Ellen and Karl Holst didn’t have any reservations about doing business with Zebulon mortgage broker Jeffrey D. Cox when he contacted them in January 2013, offering to refinance the couple’s Wake Forest home at a lower interest rate than their bank could offer.
After all, the Holsts had known Cox, president and primary owner of Carolina Mortgage Group, for 20 years.
“We had rental properties and he mainly helped us with our with investment properties from time to time,” said Ellen Holst. “We never had an issue outside of from time to time it took him a while to close a loan.”
On Wednesday, however, a lawsuit filed by Attorney General Roy Cooper accused Cox of taking thousands of dollars in upfront fees from the Holsts and other clients, but failing to refinance loans on their homes and other properties as promised. The complaint, filed in the Wake County Superior Court, claims the unfair business practices dated back to at least 2012.
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The state is seeking to ban Cox permanently from the mortgage loan business in North Carolina. It is also asking the court to order Cox to repay funds he allegedly swindled from clients and pay civil penalties.
Cox, who previously had offices in Zebulon and Wilson, also faces criminal charges of obtaining property by false pretenses and residential mortgage fraud.
“Homeowners trying to get a better interest rate shouldn’t get ripped off,” Cooper said in a statement released Thursday. “Taking money upfront and then failing to do the job is against the law, so we must take action.”
The N.C. Commissioner of Banks revoked Cox’s mortgage loan operator license and CMG’s mortgage broker license on Aug. 15, 2014, after that office received 15 complaints about the defendants between July, 2013 and April, 2014. That led to an order requiring him to pay of $90,345 in penalties and $36,345 in refunds to clients.
The Attorney General’s Consumer Protection Division also received five complaints against Cox and CMG including one from the Holsts, who became desperate for a speedier resolution after filing one of the complaints made to the Commissioner of Bank’s Office, in October, 2013.
A prime example
The lawsuit describes the Holsts’ experience as typical of the complaints the N.C. Department of Justice received regarding Cox.
Cox would “often tell the consumer that he could complete the refinancing quickly – usually promising the consumer the time period between completing paperwork and closing would be about 30 days,” the complaint states.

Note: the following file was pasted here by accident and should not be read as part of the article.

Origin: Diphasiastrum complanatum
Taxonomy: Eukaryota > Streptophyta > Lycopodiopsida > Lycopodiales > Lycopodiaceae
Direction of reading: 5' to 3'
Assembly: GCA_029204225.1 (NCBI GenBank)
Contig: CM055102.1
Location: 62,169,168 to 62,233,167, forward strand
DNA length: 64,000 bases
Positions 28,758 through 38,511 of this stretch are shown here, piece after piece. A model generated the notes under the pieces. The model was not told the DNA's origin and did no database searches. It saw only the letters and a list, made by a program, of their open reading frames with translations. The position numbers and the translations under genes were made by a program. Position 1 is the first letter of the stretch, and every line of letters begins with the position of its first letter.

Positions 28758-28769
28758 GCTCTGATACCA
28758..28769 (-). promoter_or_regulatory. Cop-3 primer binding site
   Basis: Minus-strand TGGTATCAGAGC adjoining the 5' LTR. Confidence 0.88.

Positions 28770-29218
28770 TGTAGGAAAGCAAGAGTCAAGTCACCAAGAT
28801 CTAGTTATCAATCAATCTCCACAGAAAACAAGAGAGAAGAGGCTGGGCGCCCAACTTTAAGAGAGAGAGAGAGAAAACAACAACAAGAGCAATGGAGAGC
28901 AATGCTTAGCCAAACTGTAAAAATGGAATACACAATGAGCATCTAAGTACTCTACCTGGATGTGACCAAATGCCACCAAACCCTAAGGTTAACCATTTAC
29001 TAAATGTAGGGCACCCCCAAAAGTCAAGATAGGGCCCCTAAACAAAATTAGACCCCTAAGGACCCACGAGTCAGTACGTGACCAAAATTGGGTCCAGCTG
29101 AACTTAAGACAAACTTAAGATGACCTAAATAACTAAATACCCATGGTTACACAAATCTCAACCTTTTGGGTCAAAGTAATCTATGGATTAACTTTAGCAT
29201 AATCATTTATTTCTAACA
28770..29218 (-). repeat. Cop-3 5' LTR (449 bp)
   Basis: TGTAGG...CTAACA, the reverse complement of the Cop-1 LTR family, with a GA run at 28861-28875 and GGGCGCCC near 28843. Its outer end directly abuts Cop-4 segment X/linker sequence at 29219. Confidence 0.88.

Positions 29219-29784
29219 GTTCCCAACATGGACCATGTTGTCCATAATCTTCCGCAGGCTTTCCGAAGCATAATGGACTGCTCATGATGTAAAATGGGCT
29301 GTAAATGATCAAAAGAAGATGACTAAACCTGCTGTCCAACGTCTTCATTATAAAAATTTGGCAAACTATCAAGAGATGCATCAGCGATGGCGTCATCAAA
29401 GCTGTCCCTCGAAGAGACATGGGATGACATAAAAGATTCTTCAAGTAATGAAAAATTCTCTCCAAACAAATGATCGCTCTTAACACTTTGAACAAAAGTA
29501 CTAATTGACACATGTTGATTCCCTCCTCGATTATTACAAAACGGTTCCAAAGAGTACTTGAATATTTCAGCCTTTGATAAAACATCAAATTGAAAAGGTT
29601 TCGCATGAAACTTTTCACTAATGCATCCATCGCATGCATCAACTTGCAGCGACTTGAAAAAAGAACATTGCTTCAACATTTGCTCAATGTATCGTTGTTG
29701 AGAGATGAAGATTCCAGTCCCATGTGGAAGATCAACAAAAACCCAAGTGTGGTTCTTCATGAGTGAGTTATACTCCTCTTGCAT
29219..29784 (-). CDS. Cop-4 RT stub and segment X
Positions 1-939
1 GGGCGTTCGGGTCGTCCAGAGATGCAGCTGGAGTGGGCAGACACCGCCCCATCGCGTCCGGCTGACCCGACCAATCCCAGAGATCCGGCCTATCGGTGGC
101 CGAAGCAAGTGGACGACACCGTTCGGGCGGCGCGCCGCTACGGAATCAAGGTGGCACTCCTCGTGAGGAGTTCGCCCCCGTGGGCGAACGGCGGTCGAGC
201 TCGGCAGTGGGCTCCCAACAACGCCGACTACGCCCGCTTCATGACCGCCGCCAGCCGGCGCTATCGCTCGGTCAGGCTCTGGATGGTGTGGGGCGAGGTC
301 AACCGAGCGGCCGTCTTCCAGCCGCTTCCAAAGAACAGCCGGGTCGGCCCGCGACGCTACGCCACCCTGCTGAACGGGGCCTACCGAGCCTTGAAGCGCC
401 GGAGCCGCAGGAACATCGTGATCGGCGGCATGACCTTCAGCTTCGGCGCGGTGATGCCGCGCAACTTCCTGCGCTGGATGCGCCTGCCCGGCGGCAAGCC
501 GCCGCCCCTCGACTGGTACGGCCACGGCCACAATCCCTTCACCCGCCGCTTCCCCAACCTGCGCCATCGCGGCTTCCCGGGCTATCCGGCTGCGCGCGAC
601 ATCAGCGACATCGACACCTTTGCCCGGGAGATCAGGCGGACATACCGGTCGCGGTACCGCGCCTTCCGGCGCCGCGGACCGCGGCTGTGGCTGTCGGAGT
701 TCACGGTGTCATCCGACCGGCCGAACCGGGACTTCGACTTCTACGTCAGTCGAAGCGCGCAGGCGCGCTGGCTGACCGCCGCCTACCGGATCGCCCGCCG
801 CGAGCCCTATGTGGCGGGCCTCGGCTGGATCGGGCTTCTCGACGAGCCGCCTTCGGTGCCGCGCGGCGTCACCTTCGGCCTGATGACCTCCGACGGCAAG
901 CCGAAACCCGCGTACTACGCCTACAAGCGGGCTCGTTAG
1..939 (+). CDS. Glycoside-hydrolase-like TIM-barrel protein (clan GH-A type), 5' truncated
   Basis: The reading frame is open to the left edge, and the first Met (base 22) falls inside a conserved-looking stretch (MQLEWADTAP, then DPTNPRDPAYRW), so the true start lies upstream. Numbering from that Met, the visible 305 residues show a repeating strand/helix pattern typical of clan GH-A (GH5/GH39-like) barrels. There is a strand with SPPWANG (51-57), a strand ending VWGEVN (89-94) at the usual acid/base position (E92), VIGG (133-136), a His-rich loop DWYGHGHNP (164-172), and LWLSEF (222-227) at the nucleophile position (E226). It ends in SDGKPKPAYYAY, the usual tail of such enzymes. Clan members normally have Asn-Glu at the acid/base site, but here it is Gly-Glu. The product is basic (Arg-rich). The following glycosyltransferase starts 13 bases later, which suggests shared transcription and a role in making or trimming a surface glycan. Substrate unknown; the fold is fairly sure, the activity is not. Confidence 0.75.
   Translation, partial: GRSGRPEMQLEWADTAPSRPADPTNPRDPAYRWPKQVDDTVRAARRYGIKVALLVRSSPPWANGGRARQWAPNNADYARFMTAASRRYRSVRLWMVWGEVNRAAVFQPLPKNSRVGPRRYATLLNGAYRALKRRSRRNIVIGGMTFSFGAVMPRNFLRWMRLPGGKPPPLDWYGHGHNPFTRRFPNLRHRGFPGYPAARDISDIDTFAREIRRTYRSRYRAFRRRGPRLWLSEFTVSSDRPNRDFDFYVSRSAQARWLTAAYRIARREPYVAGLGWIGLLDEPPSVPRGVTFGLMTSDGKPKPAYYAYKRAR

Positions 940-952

He asked clients for an origination fee of about 1 percent of the amount of their mortgage, and would then typically ask the clients to pay for appraisals of their properties, according to the lawsuit.
As time passed, Cox allegedly produced an array of excuses – from health issues to promises of even lower interest rates – to keep clients on the hook. Ultimately, the purported loans never closed and Cox did not honor refund requests by clients, according to the allegations.
The Holsts paid $3,780 as an origination fee and $465 as the appraisal fee on their home. Ellen Holst said Cox then convinced the couple into refinancing five rental properties. They wrote two more checks for a combined $6,240 in origination fees in late February and early March, 2013.
“We trusted him for sure,” Holst said of Cox. “Obviously you wouldn’t pay fees to someone upfront that you didn’t trust.”
Cox continued to make excuses as to why the Holsts’ loans had not closed through late September, 2013, the lawsuit states.
After the couple asked for a refund of the $10,485 they had paid, Cox assured he would pay them back but instead set up phony closing dates and eventually stopped communicating, the complaint charges.
“We started to distrust the excuses, but it ranged from ‘I’m working out of town’ to relative health issues to he had been sick,” Holst said. “We knew probably in the last few months before we filed the complaint that we were being lied to, but were trying to just finish the work.”
The Holsts missed out on a lower interest rate offered by their bank while being led on by Cox and CMG, according to the lawsuit. The rate they later ended up with from their bank was .75 percent higher than the rate the bank had offered them prior to being contacted by Cox.
Alongside the Holsts’ affidavit in the lawsuit was one from a Raleigh man who claims he paid $9,870 in origination and appraisal fees on four properties and never had any of the loans refinanced after waiting nearly a year.
Another from a Raleigh woman claims she tried to refinance her home through CMG and that Cox rescheduled her loan closing five times; after learning Cox was no longer a licensed loan broker, she took her business elsewhere.
“My advice to people would be, ‘Buyer beware,’ ” Holst said. “Be very careful who you deal with because there is no real protection.”